This is why binge-watching is no longer in fashion
A leading TV academic believes binge-watching has now finally fallen out of fashion.
Writing in the academic journal Participations: Journal of Audience & Reception Studies, Dr. Mareike Jenner of Anglia Ruskin University (ARU) explains that even Netflix, a platform whose success was built on the practice of binge-watching, have started to change their approach.
Her journal article explains how the connotations around binge-watching have followed a similar path to channel-surfing, which burst on to the scene with the advent of TV remote controls, only to become associated with the kind of activity enjoyed by "couch potatoes."
Dr. Jenner, Senior Lecturer in Media Studies at Anglia Ruskin University (ARU), explains how the "cultural capital" that was first attached to binge-watching a quality DVD boxset has long since disappeared.
Dr. Jenner, who is also the author of the book Netflix and the Re-Invention of Television, said:
"Last year Guy Pearce admitted he was instructed not to use the term while promoting The Innocents. The fact Netflix are telling their actors not to use the term in public means that binge-watching is becoming something to be frowned upon rather than celebrated.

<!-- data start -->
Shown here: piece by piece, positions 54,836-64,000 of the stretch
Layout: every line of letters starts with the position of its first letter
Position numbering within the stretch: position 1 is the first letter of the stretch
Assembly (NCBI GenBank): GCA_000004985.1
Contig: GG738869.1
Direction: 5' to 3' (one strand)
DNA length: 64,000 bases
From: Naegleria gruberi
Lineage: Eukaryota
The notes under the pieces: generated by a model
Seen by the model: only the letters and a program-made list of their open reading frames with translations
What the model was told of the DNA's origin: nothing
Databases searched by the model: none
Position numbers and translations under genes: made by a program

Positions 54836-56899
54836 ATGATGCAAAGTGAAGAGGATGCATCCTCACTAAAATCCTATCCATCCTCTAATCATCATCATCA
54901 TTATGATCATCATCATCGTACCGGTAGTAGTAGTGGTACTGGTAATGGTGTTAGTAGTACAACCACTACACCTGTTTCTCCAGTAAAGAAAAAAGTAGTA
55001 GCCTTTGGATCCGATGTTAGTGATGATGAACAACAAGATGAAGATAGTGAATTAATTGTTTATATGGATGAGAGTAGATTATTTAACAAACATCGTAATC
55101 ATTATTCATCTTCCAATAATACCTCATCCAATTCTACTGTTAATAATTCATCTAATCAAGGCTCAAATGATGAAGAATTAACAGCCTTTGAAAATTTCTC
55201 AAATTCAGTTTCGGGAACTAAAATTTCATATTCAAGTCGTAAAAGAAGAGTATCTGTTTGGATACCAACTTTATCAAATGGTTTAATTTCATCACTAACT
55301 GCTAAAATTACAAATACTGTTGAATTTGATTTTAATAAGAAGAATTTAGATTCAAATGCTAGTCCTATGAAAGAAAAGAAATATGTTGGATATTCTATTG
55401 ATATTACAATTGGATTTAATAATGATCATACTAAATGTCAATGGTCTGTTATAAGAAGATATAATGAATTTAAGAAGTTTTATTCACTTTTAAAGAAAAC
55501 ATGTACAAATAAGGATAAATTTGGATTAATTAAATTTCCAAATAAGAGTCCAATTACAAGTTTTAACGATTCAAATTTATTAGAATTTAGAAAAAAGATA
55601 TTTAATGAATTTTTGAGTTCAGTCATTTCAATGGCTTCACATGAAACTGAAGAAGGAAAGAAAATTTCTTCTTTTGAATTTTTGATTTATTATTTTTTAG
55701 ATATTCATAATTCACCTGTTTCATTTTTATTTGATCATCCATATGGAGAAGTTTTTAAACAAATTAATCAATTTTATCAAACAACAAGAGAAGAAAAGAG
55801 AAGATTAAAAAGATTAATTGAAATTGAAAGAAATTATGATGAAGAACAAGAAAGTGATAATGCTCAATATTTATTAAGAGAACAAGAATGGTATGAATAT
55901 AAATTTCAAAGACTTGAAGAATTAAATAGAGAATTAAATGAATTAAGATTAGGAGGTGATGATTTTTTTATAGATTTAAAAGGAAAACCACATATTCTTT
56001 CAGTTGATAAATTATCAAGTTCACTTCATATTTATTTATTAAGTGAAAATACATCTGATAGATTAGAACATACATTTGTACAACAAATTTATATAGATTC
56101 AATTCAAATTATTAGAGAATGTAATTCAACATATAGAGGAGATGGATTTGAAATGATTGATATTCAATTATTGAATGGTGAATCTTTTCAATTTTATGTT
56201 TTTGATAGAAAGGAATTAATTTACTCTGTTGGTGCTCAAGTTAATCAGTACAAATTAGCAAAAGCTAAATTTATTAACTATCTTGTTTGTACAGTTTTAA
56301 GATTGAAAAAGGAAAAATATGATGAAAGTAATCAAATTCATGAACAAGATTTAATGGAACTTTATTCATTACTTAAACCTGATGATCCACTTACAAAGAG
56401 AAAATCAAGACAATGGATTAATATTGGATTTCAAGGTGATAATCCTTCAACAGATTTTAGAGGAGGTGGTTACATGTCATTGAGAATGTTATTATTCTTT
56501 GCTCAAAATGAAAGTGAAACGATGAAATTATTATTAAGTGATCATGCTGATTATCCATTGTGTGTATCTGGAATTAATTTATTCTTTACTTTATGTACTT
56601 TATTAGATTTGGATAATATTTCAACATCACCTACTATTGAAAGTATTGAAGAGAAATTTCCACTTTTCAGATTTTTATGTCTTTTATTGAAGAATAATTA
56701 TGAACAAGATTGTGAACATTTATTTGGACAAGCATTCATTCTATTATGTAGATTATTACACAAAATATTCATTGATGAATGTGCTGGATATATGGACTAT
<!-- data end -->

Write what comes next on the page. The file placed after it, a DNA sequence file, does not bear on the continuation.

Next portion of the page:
"Binge-watching really began when series such as HBO's The Sopranos and Six Feet Under were made available on DVD boxsets. Then, gorging on quality TV over an evening or even a weekend was seen as a sophisticated activity, carried out by people who could afford it, both in terms of money and leisure time.
"The change happened with the rapid growth of Netflix, which needed additional content to help its expansion. Netflix has extended into a broad variety of genres. That, coupled with low subscription costs, meant there was an almost inevitable backlash from the cultural commentators and trendsetters, probably fuelled by a large dollop of snobbery. Their elite activity was now being enjoyed by everyone.
"This normalisation of spending evenings watching back-to-back episodes was quickly followed by demonisation and moral panics as we got into the 'what if our children watch this' debates, which we saw around the controversial series 13 Reasons Why.
"We're currently seeing streaming platforms introduce different ways of providing content, such as 'drip feeding' episodes. Several platforms, such as Disney+, are now releasing one episode a week, just like traditional TV. The companies see this as the way forward. Now the more restrained you are, the more sophisticated you are."